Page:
Wednesday, February 1, 2012
The Tale of the Tagged Trout...
Last Sunday to beat the winter blues, we hit the Spokane River for a couple hours.
What we got was one hell of a fish tale.
In the last run of the day, the indicator slammed down and I was fast connected with a fish. Typical winter rainbow fight in cold water and to hand came a beautiful redband rainbow native to the Spoke.
Just behind the dorsal fin, this fish had a little jewelry
Since 2007 in different sections throughout the river, different factions of Washington Department of Fish and Wildlife, Avista Utilities and The Bonneville Power Administration have conducted population assessments on Spokane River Trout.
On this particular trout, I rubbed off the grime off the tag, found the number 1023 and called the Spokane office of the WDFW.
A few days later, Chuck Lee the fishery biologist from the Department of Fish and Wildlife informed me a little more on this fish's life as well as their system of population surveys.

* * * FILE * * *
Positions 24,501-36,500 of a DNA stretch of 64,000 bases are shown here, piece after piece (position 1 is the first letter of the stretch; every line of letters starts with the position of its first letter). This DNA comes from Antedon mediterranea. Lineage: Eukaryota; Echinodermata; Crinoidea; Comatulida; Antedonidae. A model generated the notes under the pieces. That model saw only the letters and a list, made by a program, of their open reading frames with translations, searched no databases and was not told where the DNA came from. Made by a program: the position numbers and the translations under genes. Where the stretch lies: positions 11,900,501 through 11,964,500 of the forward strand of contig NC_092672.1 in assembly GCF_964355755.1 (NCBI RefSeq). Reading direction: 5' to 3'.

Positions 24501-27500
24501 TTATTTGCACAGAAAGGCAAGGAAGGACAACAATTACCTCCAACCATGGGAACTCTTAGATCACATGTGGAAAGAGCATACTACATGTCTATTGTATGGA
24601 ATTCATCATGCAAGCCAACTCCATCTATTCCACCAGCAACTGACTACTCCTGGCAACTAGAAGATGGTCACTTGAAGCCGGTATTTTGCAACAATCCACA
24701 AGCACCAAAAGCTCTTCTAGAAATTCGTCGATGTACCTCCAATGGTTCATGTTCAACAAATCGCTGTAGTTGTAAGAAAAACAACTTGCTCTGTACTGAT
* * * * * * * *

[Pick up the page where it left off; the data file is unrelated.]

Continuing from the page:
This particular pescado was previously found by Chuck within 300 yards of where I found him. At the time, it was 14 inches and approximately a pound and a half. Since that day, my guess is that the fish was somewhere between 15 or 16 inches and close to 2 pounds.
Some of the other findings that I found very interesting was that the majority of fish in this section of the river are found continually within 500 meters range of when they were last surveyed.
In recent years, there are rays of hope for the river. Escapement from different sections of the river seem to be minimal. There seems to be a nice level of different age classes and at least in the lower river, good levels of spawning recruitment.
Browns are comprising a very, very small portion of the population in the lower river.
The Upper River from Idaho through the Spokane Valley behaves completely different from the Lower River West of downtown. The middle river through downtown is it's own system as it is bound by different damns and impoundments. There are threats to the trout population throughout. From dewatering of spawning gravel to the legacy of hard metal mining poloution to non native fish introduction like Smallmouth bass, the trout are a tough bunch and we need to know more how to help them.
That's what Chuck and his team are dedicated to.
Hopefully the 10 year period of population assessment on the entire river will give us a better picture on the native Redbands in the Spokane. Given more opportunities to thrive through understanding, better flows, stream-side restoration and cleanup, these fish should have a fighting chance.